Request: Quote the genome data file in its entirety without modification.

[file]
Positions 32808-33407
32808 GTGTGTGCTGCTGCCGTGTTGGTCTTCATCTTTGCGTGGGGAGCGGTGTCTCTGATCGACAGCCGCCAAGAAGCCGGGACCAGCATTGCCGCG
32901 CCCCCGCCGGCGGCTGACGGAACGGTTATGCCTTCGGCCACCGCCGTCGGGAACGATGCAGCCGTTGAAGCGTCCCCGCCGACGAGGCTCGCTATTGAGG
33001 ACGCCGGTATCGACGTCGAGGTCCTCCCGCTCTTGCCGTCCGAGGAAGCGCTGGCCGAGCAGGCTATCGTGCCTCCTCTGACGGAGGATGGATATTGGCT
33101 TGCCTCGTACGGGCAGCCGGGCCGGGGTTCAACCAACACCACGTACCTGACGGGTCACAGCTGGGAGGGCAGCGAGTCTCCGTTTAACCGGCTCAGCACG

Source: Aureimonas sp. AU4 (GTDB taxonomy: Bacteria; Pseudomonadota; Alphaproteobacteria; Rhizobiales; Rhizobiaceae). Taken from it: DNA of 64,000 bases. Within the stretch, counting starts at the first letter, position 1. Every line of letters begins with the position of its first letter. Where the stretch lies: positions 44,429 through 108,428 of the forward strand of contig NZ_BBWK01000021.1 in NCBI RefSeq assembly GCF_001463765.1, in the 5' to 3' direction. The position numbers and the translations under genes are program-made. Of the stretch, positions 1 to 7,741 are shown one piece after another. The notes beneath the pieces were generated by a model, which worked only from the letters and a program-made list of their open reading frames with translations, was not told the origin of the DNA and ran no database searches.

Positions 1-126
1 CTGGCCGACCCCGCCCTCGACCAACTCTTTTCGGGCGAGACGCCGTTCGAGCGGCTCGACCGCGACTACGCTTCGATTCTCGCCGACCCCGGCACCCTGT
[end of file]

Positions 32808-33407
32808 GTGTGTGCTGCTGCCGTGTTGGTCTTCATCTTTGCGTGGGGAGCGGTGTCTCTGATCGACAGCCGCCAAGAAGCCGGGACCAGCATTGCCGCG
32901 CCCCCGCCGGCGGCTGACGGAACGGTTATGCCTTCGGCCACCGCCGTCGGGAACGATGCAGCCGTTGAAGCGTCCCCGCCGACGAGGCTCGCTATTGAGG
33001 ACGCCGGTATCGACGTCGAGGTCCTCCCGCTCTTGCCGTCCGAGGAAGCGCTGGCCGAGCAGGCTATCGTGCCTCCTCTGACGGAGGATGGATATTGGCT
33101 TGCCTCGTACGGGCAGCCGGGCCGGGGTTCAACCAACACCACGTACCTGACGGGTCACAGCTGGGAGGGCAGCGAGTCTCCGTTTAACCGGCTCAGCACG

Source: Aureimonas sp. AU4 (GTDB taxonomy: Bacteria; Pseudomonadota; Alphaproteobacteria; Rhizobiales; Rhizobiaceae). Taken from it: DNA of 64,000 bases. Within the stretch, counting starts at the first letter, position 1. Every line of letters begins with the position of its first letter. Where the stretch lies: positions 44,429 through 108,428 of the forward strand of contig NZ_BBWK01000021.1 in NCBI RefSeq assembly GCF_001463765.1, in the 5' to 3' direction. The position numbers and the translations under genes are program-made. Of the stretch, positions 1 to 7,741 are shown one piece after another. The notes beneath the pieces were generated by a model, which worked only from the letters and a program-made list of their open reading frames with translations, was not told the origin of the DNA and ran no database searches.

Positions 1-126
1 CTGGCCGACCCCGCCCTCGACCAACTCTTTTCGGGCGAGACGCCGTTCGAGCGGCTCGACCGCGACTACGCTTCGATTCTCGCCGACCCCGGCACCCTGT